Alex, my high school sweetheart, the love of my life, and I have, at this point been dating for over half a year. His band, the Butler, was slated to play a house show over on Fifth Avenue. I wasn’t a big drinker in high school (oh just you wait!) but it seemed like the appropriate, and very adult thing to do on New Years. I was still working at the same Bagel Deli (there is some major work forthcoming about that place but its still percolating) and as I was sweeping up the store I handed a crinkly 10-dollar bill to one of my older coworkers. I asked him to go to the liquor store right next door and buy me the biggest bottle of red wine that would get me. That seemed like a sophisticated choice. How he managed to screw up something that simple I’ll never know but he returned 5 minutes later with a magnum of rose zinfandel.

Quite the high school oenologist, I looked at him in disgust.
“This is pink, not red.”
“Red, pink, whatever, I can’t tell the difference." Sighing, I thought about making him exchange it but then remembered that I was 16 and in no position to be terribly picky.

I don’t remember much about the show but afterwards Jenny and Alex came home with me. We drank most of the disgusting wine but not all of it. I gave jenny my bed and Alex and I, in the tender, virginal kind of intimacy that characterized our 2 and a half-year romance, curled up under a blanket on the floor. I remember waking up in the early morning clinging to Alex, shivering so intensely my body ached. Never in my life before or since have I experienced being that cold.

1998
(Ann Arbor, MI)


Alex and I are in one of our broken up phases. I don’t know where he is and I’m dying. But I’m acting like I’m getting along so I go to a party on S. Forest at Dan’s apartment. It’s all the old gang from highschool only they are off in college now and I’m still stuck in Ann Arbor. Feeling very uncomfortable I leave the party and walk down the street to my friend Jeff’s house. It was the house I would move into a month later. Jeff and todd were there just the two of them drinking Tequilla. They welcomed me in, rolled me cigarettes and poured me shots. We blew all the coke their boss at the record store had given them as a Christmas bonus and then pulled out the instruments: My electric guitar that I’d passed along to Jeff, Todd’s bass and a whole bunch of assorted little tikes musical toys. Eventually I went home to my parent’s house. A pretty forgettable New Years really.


1999
(Pittsburgh, PA)


Though there are a million things I can’t stand about him, I find myself falling in love with my friend Nathaniel who was home visiting his family on winter break. Though I have a few friends in Pittsburgh, I am lonely, fragile, applying myself rigorously to my studies, writing lots of poetry and given to crying on the bus for no particular reason. We were spending nearly every day and evening together meandering around suburban strip malls, drinking coffee at Ritter’s diner and taking chaste but portentous naps in his bed. In the evenings I’d stay at his house for dinner eating around the table while Frank Sinatra wafted in from the Bose stereo in the T.V room. Nathaniel was brilliant and sullen and when his dad asked him a simple question like “how are you feeling today” he’d say something hysterical like “eviscerated.”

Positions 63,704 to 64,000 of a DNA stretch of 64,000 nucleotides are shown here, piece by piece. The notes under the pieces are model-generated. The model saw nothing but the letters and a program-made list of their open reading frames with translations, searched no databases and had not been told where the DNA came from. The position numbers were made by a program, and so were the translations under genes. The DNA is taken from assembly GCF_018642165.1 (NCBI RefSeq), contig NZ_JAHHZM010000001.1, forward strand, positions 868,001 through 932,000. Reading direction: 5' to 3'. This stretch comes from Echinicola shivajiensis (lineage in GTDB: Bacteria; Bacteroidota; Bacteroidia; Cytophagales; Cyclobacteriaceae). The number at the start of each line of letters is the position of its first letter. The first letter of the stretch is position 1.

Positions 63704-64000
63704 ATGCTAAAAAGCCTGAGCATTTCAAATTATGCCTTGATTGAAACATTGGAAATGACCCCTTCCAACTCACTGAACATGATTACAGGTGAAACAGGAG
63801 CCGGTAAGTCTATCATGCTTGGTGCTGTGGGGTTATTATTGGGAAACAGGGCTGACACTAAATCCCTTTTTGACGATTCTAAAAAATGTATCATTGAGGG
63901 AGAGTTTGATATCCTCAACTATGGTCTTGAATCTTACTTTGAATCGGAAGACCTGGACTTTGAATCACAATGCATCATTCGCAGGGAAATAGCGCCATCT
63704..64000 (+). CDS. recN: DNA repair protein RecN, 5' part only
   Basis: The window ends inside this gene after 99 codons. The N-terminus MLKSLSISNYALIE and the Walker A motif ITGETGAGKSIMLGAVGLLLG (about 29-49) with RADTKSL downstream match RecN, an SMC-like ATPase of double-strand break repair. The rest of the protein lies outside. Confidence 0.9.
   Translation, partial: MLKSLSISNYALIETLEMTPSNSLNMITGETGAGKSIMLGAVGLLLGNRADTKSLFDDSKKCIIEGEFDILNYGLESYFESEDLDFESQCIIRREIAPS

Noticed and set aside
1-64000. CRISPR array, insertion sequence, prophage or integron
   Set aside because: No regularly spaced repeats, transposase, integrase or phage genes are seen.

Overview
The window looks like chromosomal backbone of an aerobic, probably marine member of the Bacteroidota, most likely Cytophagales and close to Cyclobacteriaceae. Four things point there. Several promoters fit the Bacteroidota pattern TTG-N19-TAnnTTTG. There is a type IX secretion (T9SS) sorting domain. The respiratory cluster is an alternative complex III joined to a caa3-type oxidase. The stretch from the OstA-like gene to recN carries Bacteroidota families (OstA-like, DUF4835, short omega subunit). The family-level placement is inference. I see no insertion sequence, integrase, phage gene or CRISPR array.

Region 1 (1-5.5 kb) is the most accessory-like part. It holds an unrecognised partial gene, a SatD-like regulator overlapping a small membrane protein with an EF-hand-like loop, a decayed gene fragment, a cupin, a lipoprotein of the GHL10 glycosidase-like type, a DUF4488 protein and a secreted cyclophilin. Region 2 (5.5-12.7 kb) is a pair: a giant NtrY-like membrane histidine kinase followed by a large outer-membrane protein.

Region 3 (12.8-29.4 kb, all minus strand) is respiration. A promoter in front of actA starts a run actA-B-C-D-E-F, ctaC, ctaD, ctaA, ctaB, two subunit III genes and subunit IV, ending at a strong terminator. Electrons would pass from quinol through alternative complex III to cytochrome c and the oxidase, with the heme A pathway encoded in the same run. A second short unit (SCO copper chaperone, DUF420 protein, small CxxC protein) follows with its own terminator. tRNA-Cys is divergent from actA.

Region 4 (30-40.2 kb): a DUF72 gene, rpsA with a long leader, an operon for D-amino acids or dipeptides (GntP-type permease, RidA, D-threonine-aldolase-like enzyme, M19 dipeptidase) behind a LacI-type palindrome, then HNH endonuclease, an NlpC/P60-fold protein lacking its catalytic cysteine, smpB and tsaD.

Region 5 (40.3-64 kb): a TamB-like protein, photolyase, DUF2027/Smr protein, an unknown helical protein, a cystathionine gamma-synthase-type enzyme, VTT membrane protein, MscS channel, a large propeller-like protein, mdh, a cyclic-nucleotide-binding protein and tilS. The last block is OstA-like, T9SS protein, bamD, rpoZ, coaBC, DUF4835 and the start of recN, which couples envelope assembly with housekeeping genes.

I invited him to come with me to my friend Jessica’s New Years party in Squirrel hill, a fancy dress up affair. Nathaniel and I went shopping at a thrift store for our outfits. I bought a beautiful red satin and chiffon cocktail dress. Nathaniel got a very pimp-looking pinstriped suit and matched it with a white feathered had that resembled a fedora but was clearly designed for women.

We modeled our outfits for his mother who disapproved of us prancing around ironically in “what had once been someone’s best clothing.” Nathaniel got irritated and barked something like “Can’t you just let me live?” adding to me with an exasperated sigh “come on let’s get out of here.” We retreated to his room decorated with all sorts of Jazz records and art museum postcards for another one of our famous naps during which we would almost kiss but never quite.

I picked up Nathaniel that night my legs shivering in the cold against the unforgiving vinyl of my car interior. The understanding being that he was to sleep over at my apartment after the party. The party was not terribly memorable. Someone took a picture of us that I wish I had now but somehow got lost. We drove back to my place and sat around my room listening to records. He didn’t have any pajamas so I lent him a pair of sweatpants which was funny since he’s about 6 feet tall and I’m really rather small. It was around 3 am and we were getting ready for bed when Nathaniel suddenly said, “I feel like going home. Could you take me home?” What could I do? We got dressed and trudged out to the car. The night was freezing cold. I schlepped him all the way back to his parents’ house and watched him disappear through the front door.

I whipped my car around the snowy cul-de-sac with reckless ferocity. By the time I’d reached the mouth I had to wait to make my turn onto the street. I was crying so uncontrollably I couldn't see a thing.


Coming soon…I become a drinker, fin-du-siecle Y2K madness, the undying quest for adventure, whiskey and of course, Intimate Company (does it get juicier? uh-huh you bet)

2 Comments:

Anonymous Anonymous said...

"It’s like time is a beach and New Years is like leaving prints higher up, further from the tide..."

Brilliant!!

8:10 AM  
Blogger mar-mar said...

for some reason i feel embarrassed about most of the New Year Eves that i can recall. especially the adult ones. my fave remains the one (age 22 or 23) with Martha and her mom in Columbia, SC when we played such an intense game of Dark Tower that we forgot to watch the Times Square ball drop, got reasonably drunk early, did Yoga for Asthmatics in front of the TV and went to bed in the attic.
despite the extreme tameness (see above) of nearly all my adult experiences, i don't feel like an adult much. maybe 12% of the time.

1:31 PM